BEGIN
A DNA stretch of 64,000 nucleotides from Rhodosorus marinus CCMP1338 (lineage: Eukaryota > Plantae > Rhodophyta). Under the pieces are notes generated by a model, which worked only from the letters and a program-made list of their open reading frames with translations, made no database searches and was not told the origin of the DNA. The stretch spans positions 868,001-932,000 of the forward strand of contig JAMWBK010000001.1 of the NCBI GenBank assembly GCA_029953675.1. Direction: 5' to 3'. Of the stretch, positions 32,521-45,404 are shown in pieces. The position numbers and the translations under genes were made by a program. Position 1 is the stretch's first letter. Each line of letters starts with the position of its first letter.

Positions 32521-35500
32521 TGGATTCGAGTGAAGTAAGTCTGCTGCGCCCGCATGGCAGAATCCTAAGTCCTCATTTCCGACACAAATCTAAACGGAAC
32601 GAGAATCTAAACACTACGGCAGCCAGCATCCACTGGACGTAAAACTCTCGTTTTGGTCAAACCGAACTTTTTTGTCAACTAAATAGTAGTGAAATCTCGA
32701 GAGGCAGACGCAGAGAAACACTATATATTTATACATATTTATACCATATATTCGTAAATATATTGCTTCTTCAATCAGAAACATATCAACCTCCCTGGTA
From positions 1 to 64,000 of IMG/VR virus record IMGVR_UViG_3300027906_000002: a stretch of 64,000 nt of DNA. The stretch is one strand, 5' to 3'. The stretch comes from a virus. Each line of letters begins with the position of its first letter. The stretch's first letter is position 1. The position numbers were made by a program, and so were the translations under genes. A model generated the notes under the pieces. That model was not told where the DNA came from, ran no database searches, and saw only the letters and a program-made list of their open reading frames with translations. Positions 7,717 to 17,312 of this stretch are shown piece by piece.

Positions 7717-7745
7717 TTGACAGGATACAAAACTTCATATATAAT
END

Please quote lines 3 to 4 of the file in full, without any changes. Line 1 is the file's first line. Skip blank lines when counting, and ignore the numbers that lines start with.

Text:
32521 TGGATTCGAGTGAAGTAAGTCTGCTGCGCCCGCATGGCAGAATCCTAAGTCCTCATTTCCGACACAAATCTAAACGGAAC
32601 GAGAATCTAAACACTACGGCAGCCAGCATCCACTGGACGTAAAACTCTCGTTTTGGTCAAACCGAACTTTTTTGTCAACTAAATAGTAGTGAAATCTCGA